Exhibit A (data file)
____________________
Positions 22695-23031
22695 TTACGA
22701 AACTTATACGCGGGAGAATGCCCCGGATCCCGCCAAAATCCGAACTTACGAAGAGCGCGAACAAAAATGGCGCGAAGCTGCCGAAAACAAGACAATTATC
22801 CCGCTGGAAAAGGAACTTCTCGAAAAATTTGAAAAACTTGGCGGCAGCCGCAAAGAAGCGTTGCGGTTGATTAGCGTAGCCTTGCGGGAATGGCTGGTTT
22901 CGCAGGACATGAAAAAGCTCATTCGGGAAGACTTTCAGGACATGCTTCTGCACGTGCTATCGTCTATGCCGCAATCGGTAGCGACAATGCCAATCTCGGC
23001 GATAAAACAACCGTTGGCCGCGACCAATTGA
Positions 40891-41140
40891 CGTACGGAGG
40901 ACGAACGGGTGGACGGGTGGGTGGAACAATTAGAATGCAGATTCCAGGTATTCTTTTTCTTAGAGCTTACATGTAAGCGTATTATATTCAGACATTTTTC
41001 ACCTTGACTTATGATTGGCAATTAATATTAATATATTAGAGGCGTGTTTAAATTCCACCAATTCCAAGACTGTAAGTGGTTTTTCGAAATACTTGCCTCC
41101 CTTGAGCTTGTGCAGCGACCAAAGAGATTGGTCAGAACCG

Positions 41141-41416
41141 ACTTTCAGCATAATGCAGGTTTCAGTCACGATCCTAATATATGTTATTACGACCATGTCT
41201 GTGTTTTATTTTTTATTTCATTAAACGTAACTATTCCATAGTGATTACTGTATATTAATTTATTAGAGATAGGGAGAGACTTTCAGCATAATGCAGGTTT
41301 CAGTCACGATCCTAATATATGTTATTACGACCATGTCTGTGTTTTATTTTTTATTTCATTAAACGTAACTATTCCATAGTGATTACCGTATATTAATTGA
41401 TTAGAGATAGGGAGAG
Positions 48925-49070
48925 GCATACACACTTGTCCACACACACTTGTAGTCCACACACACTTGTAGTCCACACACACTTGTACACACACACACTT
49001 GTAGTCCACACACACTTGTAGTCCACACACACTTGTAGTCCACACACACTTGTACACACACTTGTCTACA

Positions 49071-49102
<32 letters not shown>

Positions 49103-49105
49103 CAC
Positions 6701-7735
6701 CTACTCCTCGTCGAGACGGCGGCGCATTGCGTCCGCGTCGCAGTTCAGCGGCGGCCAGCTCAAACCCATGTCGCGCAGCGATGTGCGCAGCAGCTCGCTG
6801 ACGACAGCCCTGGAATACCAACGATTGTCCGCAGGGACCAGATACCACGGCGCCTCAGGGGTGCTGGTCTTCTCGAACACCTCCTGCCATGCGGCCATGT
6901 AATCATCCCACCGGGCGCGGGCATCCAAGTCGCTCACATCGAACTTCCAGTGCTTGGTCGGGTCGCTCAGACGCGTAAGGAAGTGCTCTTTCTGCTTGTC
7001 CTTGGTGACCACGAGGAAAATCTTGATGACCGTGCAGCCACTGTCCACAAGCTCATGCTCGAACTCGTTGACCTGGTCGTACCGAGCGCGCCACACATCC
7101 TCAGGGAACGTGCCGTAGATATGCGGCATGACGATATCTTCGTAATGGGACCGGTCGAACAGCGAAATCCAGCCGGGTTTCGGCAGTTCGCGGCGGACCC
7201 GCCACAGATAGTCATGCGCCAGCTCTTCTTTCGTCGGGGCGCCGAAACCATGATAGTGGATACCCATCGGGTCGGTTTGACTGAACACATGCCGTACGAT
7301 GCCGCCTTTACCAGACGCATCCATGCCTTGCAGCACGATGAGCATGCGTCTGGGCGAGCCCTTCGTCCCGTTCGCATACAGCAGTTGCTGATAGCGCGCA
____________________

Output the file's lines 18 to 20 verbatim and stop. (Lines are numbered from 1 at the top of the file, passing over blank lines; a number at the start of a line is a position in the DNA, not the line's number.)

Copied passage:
48925 GCATACACACTTGTCCACACACACTTGTAGTCCACACACACTTGTAGTCCACACACACTTGTACACACACACACTT
49001 GTAGTCCACACACACTTGTAGTCCACACACACTTGTAGTCCACACACACTTGTACACACACTTGTCTACA

Positions 49071-49102